Scuba Escape is the world’s first underwater escape room (Picture: Mark Evans/ http://www.scubadivermag.com)
I haven’t had many memorable moments recently but wrestling a necklace from the clutches of a skeleton lounging at the bottom of a flooded Welsh slate quarry stands out.
I’ll back up. Last year, I obtained my Padi (Professional Association of Diving Instructors) Open Water Diver certification in the Maldives. But much as I loved diving the bath-warm waters while being flash-bombed by swarms of angelfish, my bucket list has subsequently been filled with dives closer to home, whether it’s swimming with Devon’s seals or exploring Scottish shipwrecks.
And now, rather unexpectedly, I’m taking on a session in the world’s first underwater escape room, found in Snowdonia’s Vivian Quarry.
Scuba Escape, which has just launched, is the brainchild of Clare Dutton, Padi course director and founder of Duttons Divers (duttonsdivers.com), and Padi instructor Leanne Clowes.
Taking on a session in the world’s first underwater escape room, found in Snowdonia’s Vivian Quarry (Picture: Mark Evans/ http://www.scubadivermag.com)
Coins on the sea bed (Picture: Mark Evans/ http://www.scubadivermag.com)
If you’ve ever visited Llanberis you’ve probably seen Vivian Quarry’s entrance, near Snowdon’s mountain railway: two imposing red wooden doors (perfect for the escape room concept) wedged into the side of what was once the world’s second-largest slate quarry.
The six 240-minute games test diving skills such as buoyancy and navigation. I choose the pirate-themed Treasure of Syreni and beforehand I’m sent a swathe of fascinating facts about shipwrecks and swashbucklers.
I arrive in Snowdonia on a surprisingly sunny April day, although there’s a definite chill when the quarry’s doors slam shut, despite sunlight pouring in from above.
It’s deathly silent, barring occasional creaks from rusting pulleys sagging over the emerald water.
The game involves solving clues (Picture: Mark Evans/ http://www.scubadivermag.com)
The theming is fantastic, whether it’s the treasure chests and rum barrels scattered across the waterside platform where we buddy check our kit, or the briefing by a sword-wielding pirate under the gaze of mermaids lazing nearby.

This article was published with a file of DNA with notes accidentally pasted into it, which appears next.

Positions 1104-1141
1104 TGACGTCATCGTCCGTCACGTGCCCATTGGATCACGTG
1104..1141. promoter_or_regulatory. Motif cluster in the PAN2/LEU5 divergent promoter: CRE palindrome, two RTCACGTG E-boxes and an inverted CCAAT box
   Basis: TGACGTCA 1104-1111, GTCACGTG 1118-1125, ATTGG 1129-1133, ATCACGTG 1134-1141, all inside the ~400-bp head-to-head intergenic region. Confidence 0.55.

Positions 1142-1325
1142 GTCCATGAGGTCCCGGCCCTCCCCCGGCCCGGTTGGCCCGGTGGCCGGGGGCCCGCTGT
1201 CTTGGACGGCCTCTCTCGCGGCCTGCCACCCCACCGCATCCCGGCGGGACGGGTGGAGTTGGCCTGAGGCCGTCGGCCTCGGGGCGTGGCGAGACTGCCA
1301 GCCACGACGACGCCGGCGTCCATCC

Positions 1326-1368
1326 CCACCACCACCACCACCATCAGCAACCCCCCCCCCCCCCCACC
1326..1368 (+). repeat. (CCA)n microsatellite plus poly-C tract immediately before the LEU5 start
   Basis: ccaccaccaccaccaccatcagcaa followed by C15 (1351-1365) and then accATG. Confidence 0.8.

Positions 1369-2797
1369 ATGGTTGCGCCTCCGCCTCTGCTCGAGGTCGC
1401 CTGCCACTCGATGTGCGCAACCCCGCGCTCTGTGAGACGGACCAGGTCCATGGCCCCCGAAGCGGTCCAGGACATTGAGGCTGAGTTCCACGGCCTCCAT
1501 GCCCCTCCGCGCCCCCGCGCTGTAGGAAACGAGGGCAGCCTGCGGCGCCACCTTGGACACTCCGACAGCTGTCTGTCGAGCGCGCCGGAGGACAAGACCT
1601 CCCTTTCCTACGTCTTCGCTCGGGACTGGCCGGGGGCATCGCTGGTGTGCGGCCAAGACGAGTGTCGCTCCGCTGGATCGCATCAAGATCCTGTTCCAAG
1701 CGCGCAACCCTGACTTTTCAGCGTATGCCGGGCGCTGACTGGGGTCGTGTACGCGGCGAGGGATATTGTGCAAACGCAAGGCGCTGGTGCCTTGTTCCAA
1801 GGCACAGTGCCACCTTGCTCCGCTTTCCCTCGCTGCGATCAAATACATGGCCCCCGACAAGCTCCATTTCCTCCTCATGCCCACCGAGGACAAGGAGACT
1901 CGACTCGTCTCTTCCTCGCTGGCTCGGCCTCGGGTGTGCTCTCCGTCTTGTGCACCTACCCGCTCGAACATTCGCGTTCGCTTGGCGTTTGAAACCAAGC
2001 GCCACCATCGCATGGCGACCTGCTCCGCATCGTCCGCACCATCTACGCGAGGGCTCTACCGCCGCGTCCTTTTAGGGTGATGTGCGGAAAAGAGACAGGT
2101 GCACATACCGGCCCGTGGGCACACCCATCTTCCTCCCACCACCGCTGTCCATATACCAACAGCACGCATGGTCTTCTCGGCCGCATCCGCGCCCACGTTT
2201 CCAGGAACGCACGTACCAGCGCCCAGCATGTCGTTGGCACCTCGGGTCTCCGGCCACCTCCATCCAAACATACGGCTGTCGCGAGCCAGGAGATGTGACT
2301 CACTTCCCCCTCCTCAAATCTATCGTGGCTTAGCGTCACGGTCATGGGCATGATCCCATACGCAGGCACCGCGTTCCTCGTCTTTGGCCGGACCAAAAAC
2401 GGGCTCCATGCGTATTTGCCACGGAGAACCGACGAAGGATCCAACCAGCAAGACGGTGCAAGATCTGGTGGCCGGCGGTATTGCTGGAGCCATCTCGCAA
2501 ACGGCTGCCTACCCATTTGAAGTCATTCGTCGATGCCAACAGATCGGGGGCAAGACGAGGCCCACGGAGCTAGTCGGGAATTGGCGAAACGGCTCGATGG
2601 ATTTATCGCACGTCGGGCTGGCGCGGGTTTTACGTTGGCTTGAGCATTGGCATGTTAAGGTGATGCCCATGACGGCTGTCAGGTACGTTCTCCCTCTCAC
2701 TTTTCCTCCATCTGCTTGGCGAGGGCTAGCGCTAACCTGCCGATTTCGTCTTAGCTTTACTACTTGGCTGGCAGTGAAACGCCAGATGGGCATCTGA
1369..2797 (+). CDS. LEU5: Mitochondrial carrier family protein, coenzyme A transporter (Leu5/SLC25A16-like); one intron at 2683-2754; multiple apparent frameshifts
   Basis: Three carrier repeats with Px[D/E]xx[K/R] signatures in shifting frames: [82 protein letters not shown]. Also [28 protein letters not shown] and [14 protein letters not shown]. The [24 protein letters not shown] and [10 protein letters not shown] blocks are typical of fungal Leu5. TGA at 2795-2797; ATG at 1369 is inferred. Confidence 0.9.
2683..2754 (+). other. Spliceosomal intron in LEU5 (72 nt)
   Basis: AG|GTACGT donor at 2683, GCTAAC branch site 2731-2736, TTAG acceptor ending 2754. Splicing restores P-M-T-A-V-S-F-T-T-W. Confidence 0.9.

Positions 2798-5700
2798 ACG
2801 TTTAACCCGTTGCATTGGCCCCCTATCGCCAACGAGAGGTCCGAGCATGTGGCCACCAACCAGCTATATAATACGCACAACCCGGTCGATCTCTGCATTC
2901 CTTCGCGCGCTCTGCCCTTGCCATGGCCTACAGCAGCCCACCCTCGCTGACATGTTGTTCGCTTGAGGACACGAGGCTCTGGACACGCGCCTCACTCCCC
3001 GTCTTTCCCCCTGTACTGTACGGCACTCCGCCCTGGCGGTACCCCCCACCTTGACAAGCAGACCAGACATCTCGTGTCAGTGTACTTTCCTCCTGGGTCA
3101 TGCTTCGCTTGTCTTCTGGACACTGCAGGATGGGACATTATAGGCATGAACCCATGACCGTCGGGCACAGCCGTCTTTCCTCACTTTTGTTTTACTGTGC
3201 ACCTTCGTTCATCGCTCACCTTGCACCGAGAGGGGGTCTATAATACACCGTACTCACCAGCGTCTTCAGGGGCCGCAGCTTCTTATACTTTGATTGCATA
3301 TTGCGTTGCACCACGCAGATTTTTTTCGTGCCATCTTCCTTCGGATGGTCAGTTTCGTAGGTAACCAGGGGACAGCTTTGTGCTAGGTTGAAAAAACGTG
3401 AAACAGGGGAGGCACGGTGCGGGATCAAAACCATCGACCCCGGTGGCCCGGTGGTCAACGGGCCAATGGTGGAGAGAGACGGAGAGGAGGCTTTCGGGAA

Although my fellow competitors wear dry suits, I opt for a wetsuit and barely notice the cold. At 18 metres underwater, I’ve more pressing matters to deal with, like remembering the name of Blackbeard’s ship.
Visibility is surprisingly good. I spot a discarded quarry wagon and the rusting hulk of a submarine.
Finding items during the dive (Picture: Mark Evans/ http://www.scubadivermag.com)
My diver certification allows me to dive to 18 metres, and the quarry’s 20-metre depth means it’s easy to avoid accidentally exceeding limits.
Sadly I’m unable to reveal further details or else I’d have to kill (or drown) you. But I can reveal that I find myself extracting messages from bottles, searching for buried treasure among boulders and grappling with a skeleton perched on a shipwreck.
The other five games are equally brilliant — themes range from zombie invasion to murder mystery. Their beauty isn’t simply in how they can be tweaked for different skill levels (the only requirement is an open water diving qualification) but in the way they test diving skills, which means they double as brilliant refreshers in between dives elsewhere.
Getting briefed by a pirate (Picture: Mark Evans/ http://www.scubadivermag.com)
Then again, in a year when Padi is reporting record-breaking numbers for courses, perhaps a tussle with a skeleton in a Welsh quarry is the post-lockdown stress relief we all need.
Four more UK diving spots
Lundy Island, Devon
The first place in the UK to be named a Marine Conservation Zone, you’ll find one of the most vibrant marine life areas in the country thanks to the action of the Gulf Stream . There are ten diveable wrecks, and you’re likely to see lobsters, jellyfish, crabs, and, most of all, grey seals, who’ll get up close and personal while you’re underwater.
Lundy Diving, lundydiving.co.uk/diving
Scapa Flow, Orkney
One of the most famous dive sites in the UK, largely thanks to the 52 German naval ships which were sunk here during WWII. Today there are seven left, and one called Tabarka is a favourite for divers to explore because it’s easily accessible (at a depth of 14-18m) and surrounded by clear water.
John’s Diving Charters, scapaflow.com
The Farne Islands, Northumberland
Testament to the fact that these islands mark one of the most dangerous shipping areas in the UK, dozens of wrecks lie on the seabed. This is also home to another grey seal colony — around 5,000 of them swim around these waters — and a number of nesting bird species including the puffin.
PADI North England, padi.com
The Manacles, Cornwall
Off the Lizard Peninsula, this diving site is home to incredible drop-offs, reefs, and dozens of shipwrecks, ranging from 8m to 80m deep. One of the most famous is the Mohegan, which sank in 1898 and is even said to be haunted. Most likely any feelings of eerieness will come from the conger eels which like to hide inside.
Porthkeris Divers, porthkeris.com